LESTER RONALD COLEMAN, Petitioner v. COMMISSIONER OF INTERNAL REVENUE, Respondent, UNITED STATES TAX COURT - MEMORANDUM DECISION, T.C. Memo. 2007-263, Docket No. 1621-06L., Filed August 30, 2007
LESTER RONALD COLEMAN, Petitioner v. COMMISSIONER OF INTERNAL REVENUE, Respondent
UNITED STATES TAX COURT - MEMORANDUM DECISION
T.C. Memo. 2007-263
Docket No. 1621-06L.
Filed August 30, 2007.
Lester Ronald Coleman, pro se.
Robert W. Dillard , for respondent.
WELLS, Judge : Petitioner seeks review, pursuant to sections 6320 and 6330, of respondent's determination to proceed with the collection of petitioner's income tax liabilities for taxable years 1994 and 1995. 1 The issue to be decided is whether respondent's Appeals Office abused its discretion in determining to proceed with collection of petitioner's tax liabilities for taxable years 1994 and 1995.
1 ═ Unless otherwise indicated, all Rule references are to the Tax Court Rules of Practice and Procedure, and all section references are to the Internal Revenue Code, as amended.
None of the facts were stipulated. At the time of filing the petition in the instant case, petitioner resided in Orlando, Florida.
Petitioner failed to file timely income tax returns for taxable years 1994 and 1995. On March 11, 2002, petitioner filed late his income tax returns for the taxable years 1994 and 1995.
On February 25, 2000, respondent sent petitioner the Notices of Deficiency for taxable years 1994 and 1995. On May 16, 2003, respondent mailed to petitioner a Notice of Intent to Levy and Notice of Your Right to a Hearing (Levy Notice). Petitioner received the Levy Notice but did not request a hearing.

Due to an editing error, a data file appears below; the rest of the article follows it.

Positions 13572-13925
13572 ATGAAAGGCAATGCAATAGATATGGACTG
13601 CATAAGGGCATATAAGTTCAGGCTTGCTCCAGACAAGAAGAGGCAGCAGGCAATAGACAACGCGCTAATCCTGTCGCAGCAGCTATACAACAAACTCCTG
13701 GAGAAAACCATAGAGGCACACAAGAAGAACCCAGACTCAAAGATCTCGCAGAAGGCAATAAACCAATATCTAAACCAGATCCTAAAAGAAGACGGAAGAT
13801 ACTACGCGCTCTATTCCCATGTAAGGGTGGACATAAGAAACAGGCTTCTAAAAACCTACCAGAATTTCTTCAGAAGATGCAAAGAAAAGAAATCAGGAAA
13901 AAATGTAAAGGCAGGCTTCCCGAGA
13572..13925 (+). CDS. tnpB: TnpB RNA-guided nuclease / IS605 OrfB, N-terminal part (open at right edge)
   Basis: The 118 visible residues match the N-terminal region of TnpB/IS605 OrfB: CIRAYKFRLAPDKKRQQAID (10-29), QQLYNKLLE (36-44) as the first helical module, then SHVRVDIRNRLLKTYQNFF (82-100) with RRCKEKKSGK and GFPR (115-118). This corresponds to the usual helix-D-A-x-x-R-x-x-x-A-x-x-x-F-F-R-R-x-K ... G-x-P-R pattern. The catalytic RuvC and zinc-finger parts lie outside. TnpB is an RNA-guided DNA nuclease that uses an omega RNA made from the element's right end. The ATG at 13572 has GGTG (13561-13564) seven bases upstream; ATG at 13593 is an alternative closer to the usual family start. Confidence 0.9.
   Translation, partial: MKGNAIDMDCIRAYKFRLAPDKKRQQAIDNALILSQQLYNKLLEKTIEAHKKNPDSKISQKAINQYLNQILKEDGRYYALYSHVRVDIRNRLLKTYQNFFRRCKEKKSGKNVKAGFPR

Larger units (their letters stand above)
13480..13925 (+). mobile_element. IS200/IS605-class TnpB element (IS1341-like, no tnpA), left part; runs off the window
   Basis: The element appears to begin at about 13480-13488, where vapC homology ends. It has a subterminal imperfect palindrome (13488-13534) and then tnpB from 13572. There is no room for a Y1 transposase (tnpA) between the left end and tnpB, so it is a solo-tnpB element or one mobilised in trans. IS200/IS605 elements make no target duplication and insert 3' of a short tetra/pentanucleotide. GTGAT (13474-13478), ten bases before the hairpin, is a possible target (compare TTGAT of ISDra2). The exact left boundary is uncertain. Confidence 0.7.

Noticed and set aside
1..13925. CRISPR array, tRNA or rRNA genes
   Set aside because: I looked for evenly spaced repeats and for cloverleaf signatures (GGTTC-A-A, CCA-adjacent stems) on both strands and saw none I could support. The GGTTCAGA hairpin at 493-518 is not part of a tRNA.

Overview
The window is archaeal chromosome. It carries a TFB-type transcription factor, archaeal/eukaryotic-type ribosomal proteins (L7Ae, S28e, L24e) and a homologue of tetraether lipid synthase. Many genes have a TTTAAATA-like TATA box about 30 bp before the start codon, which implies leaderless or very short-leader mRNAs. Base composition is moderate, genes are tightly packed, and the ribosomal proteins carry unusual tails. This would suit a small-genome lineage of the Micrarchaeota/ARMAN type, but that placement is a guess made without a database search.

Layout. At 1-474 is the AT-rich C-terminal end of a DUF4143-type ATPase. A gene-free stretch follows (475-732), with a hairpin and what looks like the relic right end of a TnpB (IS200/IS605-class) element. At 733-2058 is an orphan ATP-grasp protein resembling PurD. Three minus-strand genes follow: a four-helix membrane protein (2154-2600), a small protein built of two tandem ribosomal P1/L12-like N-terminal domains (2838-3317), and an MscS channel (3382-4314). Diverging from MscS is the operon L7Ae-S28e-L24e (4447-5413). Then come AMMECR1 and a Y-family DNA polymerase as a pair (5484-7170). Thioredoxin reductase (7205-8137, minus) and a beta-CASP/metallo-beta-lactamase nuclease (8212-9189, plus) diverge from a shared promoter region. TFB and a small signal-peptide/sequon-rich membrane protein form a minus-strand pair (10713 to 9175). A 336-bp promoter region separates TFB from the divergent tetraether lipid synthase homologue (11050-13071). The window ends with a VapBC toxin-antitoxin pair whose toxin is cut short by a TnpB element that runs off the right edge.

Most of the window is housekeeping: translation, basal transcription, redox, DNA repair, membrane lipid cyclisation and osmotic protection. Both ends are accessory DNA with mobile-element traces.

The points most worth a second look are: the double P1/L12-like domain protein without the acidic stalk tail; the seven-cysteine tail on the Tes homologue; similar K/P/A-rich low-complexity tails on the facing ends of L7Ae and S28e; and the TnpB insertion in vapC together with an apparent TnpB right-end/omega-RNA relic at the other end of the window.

Subsequently, respondent and petitioner met for an audit reconsideration of petitioner's taxable years 1994 and 1995. On October 4, 2004, petitioner signed Form 4549, Income Tax Examination Changes (Form 4549), consenting to the immediate assessment and collection of tax liabilities for 1994 and 1995.
On February 2, 2005, respondent mailed to petitioner a notice of Federal tax lien (lien notice) for the taxable years 1994 and 1995. On the basis of the lien notice, petitioner timely sent respondent a Form 12153, Request for a Collection Due Process Hearing. At the hearing, petitioner disputed only his tax liabilities for the taxable years 1994 and 1995. Petitioner did not offer any collection alternatives at the hearing.
On December 16, 2005, respondent sent petitioner a Notice of Determination Concerning Collection Action(s) under section 6320 and/or 6330. Petitioner timely petitioned the Court.
Section 6320(a)(1) requires the Secretary to give persons liable to pay taxes written notice of the filing of a tax lien. Section 6320(a)(3)(B) and (b)(1) provides that the notice shall inform such persons of the right to request a hearing in respondent's Appeals Office.